The search

Checking the FRIPON site at 05:40 the next morning, the trajectory, terminal altitude and velocity had now been calculated and looked promising. The UK Fireball Network (part of the Global Fireball Observatory, or Desert Fireball Network (DFN)) had also recorded the fireball from three of its cameras in England – at Welwyn Garden City, Lincoln and Cambridge – and based on analysis done in Western Australia overnight, had also concluded that a small meteorite had fallen. Dr Hadrien Devillepoix of the Desert Fireball Network and Curtin University, in an email at 05:41, observed: ‘Lots of fragmentation, to a point where it is difficult to pick out the timing on the still images. Orbit is pretty cometary. Combined with the unusual amount of fragmentation, I’d say that makes it interesting as we might be looking at a less common type of meteorite.’ So, the hunt was on.

The meteor’s persistent train illuminated by the full Moon, as seen from Dinedor, Herefordshire. Credit - Craig 0. via main mass of the Winchcombe meteorite, as found by the Wilcock family on their drive, the morning after the fall. Credit - Rob Wilcock

The International Meteor Organisation and American Meteor Society reporting website received over one thousand public reports, including several of a sonic boom. At one point it looked as though this would be the most-reported fireball ever. Mike Hankey of the American Meteor Society was urging us to get out searching and had also seen the event on one of his AllSky7 cameras, owned and run by Ben Stanley at Nuneaton.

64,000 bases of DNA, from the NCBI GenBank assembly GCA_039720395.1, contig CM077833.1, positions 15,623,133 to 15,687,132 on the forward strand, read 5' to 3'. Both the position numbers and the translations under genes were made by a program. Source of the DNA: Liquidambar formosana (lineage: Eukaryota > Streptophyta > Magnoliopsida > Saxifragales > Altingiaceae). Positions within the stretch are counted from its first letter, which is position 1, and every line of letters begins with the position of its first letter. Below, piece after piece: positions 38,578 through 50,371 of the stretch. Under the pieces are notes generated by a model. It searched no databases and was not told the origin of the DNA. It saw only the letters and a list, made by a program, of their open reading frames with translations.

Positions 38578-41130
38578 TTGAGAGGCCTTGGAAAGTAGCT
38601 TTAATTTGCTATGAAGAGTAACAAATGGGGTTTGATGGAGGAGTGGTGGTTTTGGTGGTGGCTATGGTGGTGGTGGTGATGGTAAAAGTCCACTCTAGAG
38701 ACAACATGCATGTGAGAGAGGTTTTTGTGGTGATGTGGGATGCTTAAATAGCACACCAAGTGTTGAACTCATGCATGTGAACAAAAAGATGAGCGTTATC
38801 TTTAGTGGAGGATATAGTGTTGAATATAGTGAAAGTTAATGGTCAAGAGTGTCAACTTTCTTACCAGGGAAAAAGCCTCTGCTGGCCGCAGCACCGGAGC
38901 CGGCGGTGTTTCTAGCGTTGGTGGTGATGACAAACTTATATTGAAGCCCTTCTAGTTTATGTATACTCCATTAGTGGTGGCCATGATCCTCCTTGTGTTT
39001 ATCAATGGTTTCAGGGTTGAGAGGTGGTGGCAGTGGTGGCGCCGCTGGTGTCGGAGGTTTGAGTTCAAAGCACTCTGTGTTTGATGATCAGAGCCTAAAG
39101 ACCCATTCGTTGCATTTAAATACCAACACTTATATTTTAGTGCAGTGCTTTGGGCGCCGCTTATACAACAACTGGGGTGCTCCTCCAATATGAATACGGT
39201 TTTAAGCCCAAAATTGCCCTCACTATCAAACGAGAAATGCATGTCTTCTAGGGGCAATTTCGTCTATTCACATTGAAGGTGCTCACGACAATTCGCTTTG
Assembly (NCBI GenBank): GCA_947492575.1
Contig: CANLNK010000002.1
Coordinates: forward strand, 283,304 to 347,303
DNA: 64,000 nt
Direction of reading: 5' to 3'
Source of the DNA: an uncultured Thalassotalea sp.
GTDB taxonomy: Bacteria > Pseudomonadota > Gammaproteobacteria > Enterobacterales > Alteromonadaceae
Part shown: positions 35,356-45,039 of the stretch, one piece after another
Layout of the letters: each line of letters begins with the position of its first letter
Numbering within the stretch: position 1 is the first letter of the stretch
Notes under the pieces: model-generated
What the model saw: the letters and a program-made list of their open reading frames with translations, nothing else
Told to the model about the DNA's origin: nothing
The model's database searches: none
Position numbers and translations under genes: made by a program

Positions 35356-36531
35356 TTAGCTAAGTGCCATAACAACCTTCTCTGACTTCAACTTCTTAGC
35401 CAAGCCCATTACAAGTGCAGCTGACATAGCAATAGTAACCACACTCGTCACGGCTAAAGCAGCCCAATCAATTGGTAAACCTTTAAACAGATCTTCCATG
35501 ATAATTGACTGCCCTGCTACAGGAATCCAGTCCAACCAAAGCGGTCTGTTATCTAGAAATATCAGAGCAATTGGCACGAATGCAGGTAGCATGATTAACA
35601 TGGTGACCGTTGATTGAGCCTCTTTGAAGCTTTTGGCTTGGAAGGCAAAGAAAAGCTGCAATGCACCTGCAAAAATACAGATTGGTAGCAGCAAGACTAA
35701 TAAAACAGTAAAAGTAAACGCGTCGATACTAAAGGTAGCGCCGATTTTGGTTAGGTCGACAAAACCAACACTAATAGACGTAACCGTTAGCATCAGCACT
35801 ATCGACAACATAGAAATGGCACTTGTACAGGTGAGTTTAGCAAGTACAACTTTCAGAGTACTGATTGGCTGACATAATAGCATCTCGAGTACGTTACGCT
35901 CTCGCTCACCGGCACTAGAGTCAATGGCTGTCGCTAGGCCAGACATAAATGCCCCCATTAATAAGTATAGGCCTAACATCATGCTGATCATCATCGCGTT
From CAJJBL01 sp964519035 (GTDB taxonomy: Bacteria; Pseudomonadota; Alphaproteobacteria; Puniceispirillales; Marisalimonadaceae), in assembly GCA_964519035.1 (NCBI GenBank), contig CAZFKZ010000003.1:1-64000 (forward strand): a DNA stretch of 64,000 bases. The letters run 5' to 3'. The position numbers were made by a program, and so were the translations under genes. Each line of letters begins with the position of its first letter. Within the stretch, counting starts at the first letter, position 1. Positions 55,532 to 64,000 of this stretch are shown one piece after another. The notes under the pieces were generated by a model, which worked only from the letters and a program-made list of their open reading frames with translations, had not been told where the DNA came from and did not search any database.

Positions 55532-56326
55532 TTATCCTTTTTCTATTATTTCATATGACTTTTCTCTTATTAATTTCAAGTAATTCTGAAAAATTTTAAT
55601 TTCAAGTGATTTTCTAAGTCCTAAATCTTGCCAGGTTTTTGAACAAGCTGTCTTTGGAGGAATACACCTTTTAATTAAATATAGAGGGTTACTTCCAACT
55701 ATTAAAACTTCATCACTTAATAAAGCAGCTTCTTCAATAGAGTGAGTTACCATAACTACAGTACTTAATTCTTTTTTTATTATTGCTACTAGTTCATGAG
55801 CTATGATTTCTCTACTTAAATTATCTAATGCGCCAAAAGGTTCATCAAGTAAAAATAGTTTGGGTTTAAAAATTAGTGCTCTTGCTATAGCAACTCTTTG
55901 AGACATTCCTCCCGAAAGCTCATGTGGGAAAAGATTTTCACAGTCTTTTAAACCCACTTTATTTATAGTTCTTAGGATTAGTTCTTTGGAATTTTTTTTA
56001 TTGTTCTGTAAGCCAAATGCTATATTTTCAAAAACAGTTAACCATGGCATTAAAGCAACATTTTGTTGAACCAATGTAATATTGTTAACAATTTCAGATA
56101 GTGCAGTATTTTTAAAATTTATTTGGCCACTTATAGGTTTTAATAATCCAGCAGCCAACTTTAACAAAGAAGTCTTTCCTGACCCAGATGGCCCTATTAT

In discussions early on the morning after the fireball, we realised that COVID-19 restrictions would severely inhibit our recovery operation as the UK was then still in strict lockdown. Plans to involve the public would need to be shelved. We therefore decided to alert the media to a huge, 280-square-kilometre approximate fall area, centred on Winchcombe. If objects were reported in that region, we would know which ones were likely to be interesting, but the map was vague enough to be useless as a collector’s guide, so would not encourage people to flock to the area or break the lockdown.